Traditional wisdom holds that an animal’s genetics and the environment it lives in can both affect feed efficiency (and other traits). In contrast, an animal’s genes do not directly influence the environment, and the environment does not directly influence an individual’s genes. Genetic influences are passed on from parents to offspring, while environmental influences are not.
There is growing evidence that the situation is not that straightforward; in some cases the environment may have a direct impact on the expression of an individual’s genes. This environmental impact might also be inherited, and is called epigenetics.
Epigenetic effects have seldom been considered in nutritional studies involving pregnant cows and the post-natal growth and development of their calves. This may be important, given the wide year-to-year variations in feed quality and weather conditions that are experienced by beef cows from one year to the next.
A recently-completed research project funded by the National Check-off and Canada’s Beef Science Cluster examined how the pregnant cow’s energy intake during the wintering feeding period affects fetal development and fetal programming, as well as post-natal calf growth and development.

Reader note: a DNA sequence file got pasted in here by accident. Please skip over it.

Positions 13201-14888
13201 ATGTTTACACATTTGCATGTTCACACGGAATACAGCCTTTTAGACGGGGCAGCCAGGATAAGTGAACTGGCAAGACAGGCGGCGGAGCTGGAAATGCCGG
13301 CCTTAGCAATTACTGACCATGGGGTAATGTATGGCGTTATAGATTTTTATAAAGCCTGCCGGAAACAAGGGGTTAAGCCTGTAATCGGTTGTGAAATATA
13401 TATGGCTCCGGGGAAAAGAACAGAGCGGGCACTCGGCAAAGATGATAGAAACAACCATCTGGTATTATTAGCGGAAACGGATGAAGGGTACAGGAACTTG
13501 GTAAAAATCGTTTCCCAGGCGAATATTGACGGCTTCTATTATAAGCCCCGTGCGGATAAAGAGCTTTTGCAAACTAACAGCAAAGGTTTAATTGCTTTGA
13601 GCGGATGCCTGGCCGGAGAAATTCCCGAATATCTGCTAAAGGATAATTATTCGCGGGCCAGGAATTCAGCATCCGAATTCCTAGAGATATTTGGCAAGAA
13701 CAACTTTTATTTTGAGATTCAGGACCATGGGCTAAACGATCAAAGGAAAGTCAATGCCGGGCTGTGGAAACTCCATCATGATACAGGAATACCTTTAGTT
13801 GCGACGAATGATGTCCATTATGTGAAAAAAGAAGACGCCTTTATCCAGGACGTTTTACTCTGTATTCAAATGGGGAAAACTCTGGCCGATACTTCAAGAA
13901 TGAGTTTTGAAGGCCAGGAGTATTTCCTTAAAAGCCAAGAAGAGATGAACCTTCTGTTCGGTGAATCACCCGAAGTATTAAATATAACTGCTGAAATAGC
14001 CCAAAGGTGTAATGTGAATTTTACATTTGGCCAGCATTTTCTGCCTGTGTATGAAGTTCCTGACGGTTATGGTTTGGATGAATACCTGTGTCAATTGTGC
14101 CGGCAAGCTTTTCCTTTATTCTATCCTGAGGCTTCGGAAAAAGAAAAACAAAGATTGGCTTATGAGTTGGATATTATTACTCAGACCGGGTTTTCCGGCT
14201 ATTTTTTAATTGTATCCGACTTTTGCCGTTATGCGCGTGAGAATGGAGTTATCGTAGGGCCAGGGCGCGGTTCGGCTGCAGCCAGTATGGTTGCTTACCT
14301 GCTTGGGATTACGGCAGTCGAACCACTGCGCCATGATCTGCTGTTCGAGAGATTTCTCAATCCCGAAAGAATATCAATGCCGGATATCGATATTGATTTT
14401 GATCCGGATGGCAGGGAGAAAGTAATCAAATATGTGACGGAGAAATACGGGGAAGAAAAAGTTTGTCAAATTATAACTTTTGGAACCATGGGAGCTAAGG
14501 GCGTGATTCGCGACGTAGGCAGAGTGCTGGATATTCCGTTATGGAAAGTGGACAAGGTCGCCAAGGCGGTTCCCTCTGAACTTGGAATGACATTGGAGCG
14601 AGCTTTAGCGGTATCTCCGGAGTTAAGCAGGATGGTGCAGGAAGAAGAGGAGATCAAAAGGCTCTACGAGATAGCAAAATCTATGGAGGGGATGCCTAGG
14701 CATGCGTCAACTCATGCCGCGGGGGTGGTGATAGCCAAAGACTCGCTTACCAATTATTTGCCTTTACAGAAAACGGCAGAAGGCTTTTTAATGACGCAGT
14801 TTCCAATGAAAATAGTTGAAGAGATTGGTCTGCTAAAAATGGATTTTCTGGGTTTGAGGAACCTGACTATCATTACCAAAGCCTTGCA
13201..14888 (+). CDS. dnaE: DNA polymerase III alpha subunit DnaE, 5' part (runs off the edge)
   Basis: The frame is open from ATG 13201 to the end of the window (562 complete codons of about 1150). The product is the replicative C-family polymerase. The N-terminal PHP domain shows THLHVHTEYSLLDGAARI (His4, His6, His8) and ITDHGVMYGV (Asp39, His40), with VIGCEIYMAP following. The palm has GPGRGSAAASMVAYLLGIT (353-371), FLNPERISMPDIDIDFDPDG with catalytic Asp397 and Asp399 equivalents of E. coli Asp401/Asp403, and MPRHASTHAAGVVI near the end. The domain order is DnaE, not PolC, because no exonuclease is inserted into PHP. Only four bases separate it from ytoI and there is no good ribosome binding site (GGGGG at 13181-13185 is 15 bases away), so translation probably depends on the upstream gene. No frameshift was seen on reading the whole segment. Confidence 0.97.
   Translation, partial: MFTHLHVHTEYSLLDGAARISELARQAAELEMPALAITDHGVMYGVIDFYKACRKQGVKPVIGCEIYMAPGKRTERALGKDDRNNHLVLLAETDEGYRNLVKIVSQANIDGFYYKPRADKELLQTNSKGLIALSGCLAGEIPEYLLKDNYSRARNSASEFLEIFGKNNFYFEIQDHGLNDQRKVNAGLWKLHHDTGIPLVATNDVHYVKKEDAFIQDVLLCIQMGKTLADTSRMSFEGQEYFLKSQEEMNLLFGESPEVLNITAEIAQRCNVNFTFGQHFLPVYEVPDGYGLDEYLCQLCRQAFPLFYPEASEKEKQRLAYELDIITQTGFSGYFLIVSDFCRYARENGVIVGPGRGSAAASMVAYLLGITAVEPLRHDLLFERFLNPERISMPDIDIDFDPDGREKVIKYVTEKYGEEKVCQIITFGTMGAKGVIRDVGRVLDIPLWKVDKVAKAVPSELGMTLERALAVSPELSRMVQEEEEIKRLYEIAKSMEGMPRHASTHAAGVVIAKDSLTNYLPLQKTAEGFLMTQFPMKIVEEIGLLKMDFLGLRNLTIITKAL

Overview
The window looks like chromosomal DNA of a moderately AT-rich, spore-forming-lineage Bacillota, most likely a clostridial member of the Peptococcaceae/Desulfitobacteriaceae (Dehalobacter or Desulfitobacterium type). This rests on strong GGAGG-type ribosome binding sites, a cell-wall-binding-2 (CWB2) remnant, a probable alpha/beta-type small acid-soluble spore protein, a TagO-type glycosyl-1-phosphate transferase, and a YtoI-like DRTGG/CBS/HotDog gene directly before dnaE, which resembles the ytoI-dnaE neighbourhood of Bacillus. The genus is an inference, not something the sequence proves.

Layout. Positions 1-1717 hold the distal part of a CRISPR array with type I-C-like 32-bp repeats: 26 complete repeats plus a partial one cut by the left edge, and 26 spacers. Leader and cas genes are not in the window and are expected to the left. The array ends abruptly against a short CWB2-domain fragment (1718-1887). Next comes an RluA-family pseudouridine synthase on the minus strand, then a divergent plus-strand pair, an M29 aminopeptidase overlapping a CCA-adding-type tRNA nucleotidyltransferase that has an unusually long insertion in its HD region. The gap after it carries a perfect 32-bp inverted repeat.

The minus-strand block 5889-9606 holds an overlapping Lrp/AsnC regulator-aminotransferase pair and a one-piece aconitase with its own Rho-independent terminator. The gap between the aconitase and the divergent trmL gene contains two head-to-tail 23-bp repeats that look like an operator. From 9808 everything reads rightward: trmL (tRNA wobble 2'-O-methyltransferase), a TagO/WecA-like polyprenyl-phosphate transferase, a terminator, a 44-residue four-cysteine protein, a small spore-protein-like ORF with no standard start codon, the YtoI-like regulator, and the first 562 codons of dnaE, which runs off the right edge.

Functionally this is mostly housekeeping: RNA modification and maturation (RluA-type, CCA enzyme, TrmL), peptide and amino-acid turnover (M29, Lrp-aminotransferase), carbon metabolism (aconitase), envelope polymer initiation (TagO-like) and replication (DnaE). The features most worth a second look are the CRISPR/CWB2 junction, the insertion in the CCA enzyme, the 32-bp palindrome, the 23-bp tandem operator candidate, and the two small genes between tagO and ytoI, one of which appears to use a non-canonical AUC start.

The results of the study suggest that maternal nutrition during pregnancy can result in changes in the methylation and expression of genes that regulate cell growth and differentiation in their fetuses, although no obvious effects were seen in fetal body size or dimensions. The next steps are to determine whether pre-natal nutrition also affects economically important beef production traits.
To learn more about this research, view the BCRC fact sheet here: http://www.beefresearch.ca/factsheet.cfm/does-cow-nutrition-during-pregnancy-affect-gene-expression-in-the-calf-75
Click here to subscribe to the BCRC Blog and receive email notifications when new content is posted.
The sharing or reprinting of BCRC Blog articles is welcome and encouraged. Please provide acknowledgement to the Beef Cattle Research Council, list the website address, www.BeefResearch.ca, and let us know you chose to share the article by emailing us at email@example.com.
We welcome your questions, comments and suggestions. Contact us directly at firstname.lastname@example.org or generate public discussion by posting your thoughts below.